An Eco-Outdoorsman’s Guide to becoming an Eco-Outdoorsman

Now that we’re firmly in the midst of summer, more and more of us will be spending time outside. Some things, however, become more tricky when you move isn’t nature. Cooking isn’t as simple as in the kitchen, ordering UberEATS to atop a mountain is even more difficult, and maintaining eco-conscious practices is also a challenge. But when we’re in nature, our actions have a direct influence on the environment so it’s best to tread lightly. Before you next go on your next outdoor adventure, remember these tips to ensure your ways are eco-friendly:


Toothpaste, sunscreen, bug spray and, if you’re washing in rivers, shampoo and body wash should be organic, chemical-free and not harm the environment. Research has recently come out showing how sunscreen is driving the bleaching of coral reefs in the tropics. And in busy places one can often see a film of sunscreen on the water. Look for non-toxic sunscreen so you aren’t polluting your skin or the environment. The same goes for toothpaste, shampoo and body wash. Mosquitoes and bugs are also a natural part of the outdoors, but tackle them with non-toxic spray that won’t bugger up the environment.


This is probably the first rule that all outdoorsman are taught and embrace. In the States, they have seven guidelines to follow to ensure no one leaves no trace. The two most important rules from the list are, ‘dispose of waste properly’ and ‘leave what you find.’ In other words, take all your rubbish with you and resist the urge to collect rocks or plants on the trail. As people like to say, ‘take only photographs, leave only footprints.’


This rule isn’t compulsory as I understand many people can’t bring themselves to pick up other people’s trash. But I’ve hiked with many people who stop and put trash in their bags and you know what? Not only does it make little difference to what you’re carrying but you tidy up the environment and feel good about it at the same time. Sometimes people drop rubbish without realising it and it will sit in that bush until someone has the initiative to pick it up and carry it out with them. Wouldn’t it be cool if everyone on the trail decided they would do what they could about this? Take what you can when you can and little by little we can ensure our environment gets cleaner. Keep in mind that individual actions do have an impact on the bigger picture, and if everybody thinks their little ol’ bad habits won’t have an effect, then we’re actually contributing to regression rather than progression when it comes to environmental change.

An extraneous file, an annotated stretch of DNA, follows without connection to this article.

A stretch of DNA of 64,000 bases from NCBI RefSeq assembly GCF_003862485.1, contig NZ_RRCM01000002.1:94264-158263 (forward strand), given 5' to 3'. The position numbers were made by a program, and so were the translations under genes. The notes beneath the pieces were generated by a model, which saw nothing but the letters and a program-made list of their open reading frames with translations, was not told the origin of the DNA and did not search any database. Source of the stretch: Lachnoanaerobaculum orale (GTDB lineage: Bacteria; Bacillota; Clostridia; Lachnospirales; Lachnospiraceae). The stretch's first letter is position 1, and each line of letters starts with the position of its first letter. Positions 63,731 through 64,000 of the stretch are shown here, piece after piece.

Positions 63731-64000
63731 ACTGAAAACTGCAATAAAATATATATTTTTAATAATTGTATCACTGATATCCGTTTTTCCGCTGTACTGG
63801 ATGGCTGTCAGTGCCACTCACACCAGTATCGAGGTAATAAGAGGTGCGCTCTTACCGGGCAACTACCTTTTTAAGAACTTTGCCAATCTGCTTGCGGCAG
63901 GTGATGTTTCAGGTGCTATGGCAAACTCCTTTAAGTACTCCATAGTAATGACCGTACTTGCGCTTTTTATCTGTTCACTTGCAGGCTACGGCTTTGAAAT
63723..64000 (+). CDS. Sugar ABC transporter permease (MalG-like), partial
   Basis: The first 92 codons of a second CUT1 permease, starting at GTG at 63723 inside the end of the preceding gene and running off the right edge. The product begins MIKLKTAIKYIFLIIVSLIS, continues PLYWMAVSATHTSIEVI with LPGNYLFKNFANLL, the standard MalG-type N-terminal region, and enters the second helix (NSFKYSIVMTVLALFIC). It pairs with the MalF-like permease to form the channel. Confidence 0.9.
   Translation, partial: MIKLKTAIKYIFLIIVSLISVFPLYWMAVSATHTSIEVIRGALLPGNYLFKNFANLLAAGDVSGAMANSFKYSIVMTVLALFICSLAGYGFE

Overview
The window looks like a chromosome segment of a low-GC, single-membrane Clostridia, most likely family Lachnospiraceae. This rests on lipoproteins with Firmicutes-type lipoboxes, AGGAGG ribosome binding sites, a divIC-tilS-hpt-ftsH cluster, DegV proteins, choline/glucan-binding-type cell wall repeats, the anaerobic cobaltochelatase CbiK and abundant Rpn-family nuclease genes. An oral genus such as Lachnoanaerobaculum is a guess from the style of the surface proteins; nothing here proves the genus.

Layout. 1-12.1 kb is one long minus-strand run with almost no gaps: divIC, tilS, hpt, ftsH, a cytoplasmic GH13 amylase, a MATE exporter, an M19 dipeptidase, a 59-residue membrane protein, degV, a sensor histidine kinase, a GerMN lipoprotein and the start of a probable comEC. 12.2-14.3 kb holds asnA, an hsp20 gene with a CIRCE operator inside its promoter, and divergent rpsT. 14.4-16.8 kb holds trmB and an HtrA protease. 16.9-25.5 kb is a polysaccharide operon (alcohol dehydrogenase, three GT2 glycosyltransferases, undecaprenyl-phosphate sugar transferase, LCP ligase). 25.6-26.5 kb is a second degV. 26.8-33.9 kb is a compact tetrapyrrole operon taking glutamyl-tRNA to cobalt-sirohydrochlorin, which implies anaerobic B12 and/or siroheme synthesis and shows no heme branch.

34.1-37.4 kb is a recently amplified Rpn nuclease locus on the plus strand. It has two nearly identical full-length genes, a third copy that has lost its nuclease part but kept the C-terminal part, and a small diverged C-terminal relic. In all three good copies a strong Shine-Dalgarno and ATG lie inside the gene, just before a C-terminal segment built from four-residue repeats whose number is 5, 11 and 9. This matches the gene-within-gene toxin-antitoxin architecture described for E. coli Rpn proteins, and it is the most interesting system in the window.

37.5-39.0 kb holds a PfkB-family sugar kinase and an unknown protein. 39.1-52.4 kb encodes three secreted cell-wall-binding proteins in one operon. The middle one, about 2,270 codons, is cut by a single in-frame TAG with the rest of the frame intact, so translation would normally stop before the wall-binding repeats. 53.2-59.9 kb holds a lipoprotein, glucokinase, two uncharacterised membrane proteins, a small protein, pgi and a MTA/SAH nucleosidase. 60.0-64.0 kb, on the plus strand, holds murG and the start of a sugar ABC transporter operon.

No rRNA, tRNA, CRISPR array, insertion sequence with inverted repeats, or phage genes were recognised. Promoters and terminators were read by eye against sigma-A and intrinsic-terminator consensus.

Eco Outdoor Entertainer Bundle


Never make a fire in the wilderness unless there are clear areas to do so. Even then, make sure your fire never gets too big and take note of the surrounding vegetation. Strong winds are a hazard so be aware if it picks up. Depending on the seasons, mountains can be wildfires waiting to happen. Smoking while hiking and carelessly dropping embers or butts can escalate into fierce bushfires that not only threaten human life but that destroy vast amounts of land and wildlife. If you’re a smoker, carry a butt bin. If you’re camping and have made a small campfire, ensure it’s completely extinguished before you move on. And please pay attention to all fire danger warnings.


Pass over the plastic and go with a reusable option that you can use time and time again. Plastic bottles not only account for a large portion of our waste but they can be detrimental to your health. Bottled water companies increasingly use BPA-free plastic, but laced into plastic bottles are other chemicals that can seep out if bottles are exposed to heat or sit around for a long time.


Camping near water is important, but often little thought is given to the potential pollution of our natural water sources. When you’re choosing a campsite, ensure your waste doesn’t end up in the water. Wash your plates and dishes with collected water as far away as possible from the water source, to prevent the soaps and detergents (hopefully non-toxic) polluting the water that animals will drink out of.


Just because you’re in nature doesn’t mean you can forget all your domesticated habits. When packing your food and items, avoid plastic bags and use reusable ones. The environment will thank you. Batteries are often used in head torches, be sure to dispose of them responsibly as well as look to embrace solar products.

Do you have any extra tips for being the ultimate eco-outdoorsman? Leave a comment below.


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The Adventurer’s Guide to Eco-friendly Camping


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